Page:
There are several ways to qualify the versions that the internet has experienced. The simplest way to do so comes down to two major qualifications:
Is it a coincidence if 10 years later, Bitcoin transactions have started exchanging data while being validated by machines? The semantic web having been very little adopted, the Web3 today concerns everything related to the cryptocurrency industry, including NFTs.
One of the primary goals of Bitcoin is to be able to carry out a monetary transaction without a trusted third party. Instead of entrusting their money to a central agency like a bank to manage the bank account, everyone can “become their own bank”. Rather than printing notes endlessly, there would only be 21 million Bitcoin in circulation.
Bitcoin has made it possible to actually own a digital asset that cannot be controlled or censored by a trusted third party. In addition, the transactions are public. Anyone can verify and validate network transactions mathematically without trusting a third party.
With its limited supply and its uncensorable and public transactions, Bitcoin has made it possible to quantify the unquantifiable in a digital space. Since blockchain doesn’t lie, this notion of digital scarcity has induced a Real Ownership sentiment for digital assets.
Since it was now possible to have real ownership of its financial assets, the next step was to extend this possibility to all other types of digital assets. But a question arises: With actions that will exist as long as blockchain exists, do all our interactions with the internet deserve to exist forever?
Thanks to the large number of miners on Bitcoin, it is the most decentralized and secure cryptocurrency. By design, Bitcoin is not made to process a high number of transactions. When the idea of increasing the size of blocks to support more transactions was proposed, the majority of Bitcoin miners refused.
One of the reasons given for this refusal was simple: by increasing the size of the blocks, the number of gigabytes needed to install a full Bitcoin node would also increase. If accessing transaction validation required too expensive hardware, this would have the direct consequence of centralizing this role to a small number of actors.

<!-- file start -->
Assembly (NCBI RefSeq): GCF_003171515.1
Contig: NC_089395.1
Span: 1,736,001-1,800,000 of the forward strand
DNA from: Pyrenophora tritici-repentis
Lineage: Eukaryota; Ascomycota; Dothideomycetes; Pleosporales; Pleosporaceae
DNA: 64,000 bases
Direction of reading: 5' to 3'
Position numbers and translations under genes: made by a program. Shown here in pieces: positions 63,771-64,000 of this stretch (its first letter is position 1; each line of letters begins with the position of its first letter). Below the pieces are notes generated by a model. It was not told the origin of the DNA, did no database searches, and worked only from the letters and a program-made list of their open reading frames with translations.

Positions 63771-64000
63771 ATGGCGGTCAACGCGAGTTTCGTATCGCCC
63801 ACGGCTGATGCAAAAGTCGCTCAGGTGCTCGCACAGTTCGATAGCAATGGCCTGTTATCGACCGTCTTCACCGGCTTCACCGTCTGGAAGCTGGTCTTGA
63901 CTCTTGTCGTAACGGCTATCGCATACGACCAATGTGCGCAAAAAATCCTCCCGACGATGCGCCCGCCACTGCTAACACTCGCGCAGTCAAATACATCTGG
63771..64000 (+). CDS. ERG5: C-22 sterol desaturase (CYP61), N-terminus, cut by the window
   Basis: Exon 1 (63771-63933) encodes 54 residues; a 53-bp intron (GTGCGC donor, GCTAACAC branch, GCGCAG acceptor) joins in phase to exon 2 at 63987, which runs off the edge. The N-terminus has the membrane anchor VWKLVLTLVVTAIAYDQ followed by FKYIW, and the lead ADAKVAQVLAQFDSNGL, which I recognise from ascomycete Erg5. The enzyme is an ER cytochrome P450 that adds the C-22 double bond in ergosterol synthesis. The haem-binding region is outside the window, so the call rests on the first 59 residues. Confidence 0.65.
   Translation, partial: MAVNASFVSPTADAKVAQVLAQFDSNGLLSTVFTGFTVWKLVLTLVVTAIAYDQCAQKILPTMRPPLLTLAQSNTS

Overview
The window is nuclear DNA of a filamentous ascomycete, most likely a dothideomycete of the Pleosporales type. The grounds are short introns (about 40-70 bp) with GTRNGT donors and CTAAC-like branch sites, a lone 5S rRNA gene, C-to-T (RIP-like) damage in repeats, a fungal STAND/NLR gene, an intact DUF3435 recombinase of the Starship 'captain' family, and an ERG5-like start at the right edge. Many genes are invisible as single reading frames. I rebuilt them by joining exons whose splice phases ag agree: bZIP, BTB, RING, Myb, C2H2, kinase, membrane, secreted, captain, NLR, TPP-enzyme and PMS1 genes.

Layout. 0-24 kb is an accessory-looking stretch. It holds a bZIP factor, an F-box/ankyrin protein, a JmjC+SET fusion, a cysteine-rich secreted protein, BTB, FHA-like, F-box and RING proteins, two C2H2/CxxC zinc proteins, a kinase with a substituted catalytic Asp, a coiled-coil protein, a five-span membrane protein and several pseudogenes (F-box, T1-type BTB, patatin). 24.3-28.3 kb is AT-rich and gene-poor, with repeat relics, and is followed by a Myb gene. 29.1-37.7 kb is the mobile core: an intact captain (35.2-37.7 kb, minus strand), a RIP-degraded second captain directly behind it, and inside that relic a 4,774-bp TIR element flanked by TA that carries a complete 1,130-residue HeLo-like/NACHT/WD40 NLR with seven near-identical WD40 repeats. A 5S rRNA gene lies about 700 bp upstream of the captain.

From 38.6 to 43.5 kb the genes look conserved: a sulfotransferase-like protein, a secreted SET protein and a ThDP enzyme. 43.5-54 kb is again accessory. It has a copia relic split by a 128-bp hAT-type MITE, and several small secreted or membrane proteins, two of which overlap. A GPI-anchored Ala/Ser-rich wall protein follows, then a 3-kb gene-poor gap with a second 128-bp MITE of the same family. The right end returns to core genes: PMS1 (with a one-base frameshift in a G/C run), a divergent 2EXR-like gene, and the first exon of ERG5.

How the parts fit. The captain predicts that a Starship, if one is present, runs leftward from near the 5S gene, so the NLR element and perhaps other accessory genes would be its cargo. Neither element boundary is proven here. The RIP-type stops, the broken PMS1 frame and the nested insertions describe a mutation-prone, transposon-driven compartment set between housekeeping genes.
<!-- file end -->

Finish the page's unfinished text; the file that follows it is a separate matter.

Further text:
By making this choice, the Bitcoin community assumed its identity:
And confirm that Bitcoin alone would not be suitable for all uses. It is for this reason that other crypto-currencies exist, faster, less secure, and more centralized… Each has its specificity adapted to a particular use.
According to the blockchain, the ease of access to its governance process will determine its level of decentralization. When a critical update of a blockchain needs to be made, would you prefer a quick decision made by a small group of decision-makers or a slower decision decided by consensus by many actors?
If one of the promises of Web3 is to have control and ownership of their data, how much investment does a user need to be in a governance process for their data to really belong to them?
Understanding the governance of crypto-currencies makes it possible to determine its mechanics and define its identity. This identity is very important because depending on the governance choices adopted, validating and verifying transactions as well as updating the blockchain will be up to a more or less important group of people.
The more governance decisions are centralized within a small group of decision-makers, the more information that flows through the blockchain can be censored easily and quickly.
On one hand, an open and uncensorable internet where everyone can take part in governance. On the other hand, one minority decides for the others. In between, billions of possibilities are being experienced every day in the current Web3. Depending on the values advocated by one community or another, ethical questions will arise…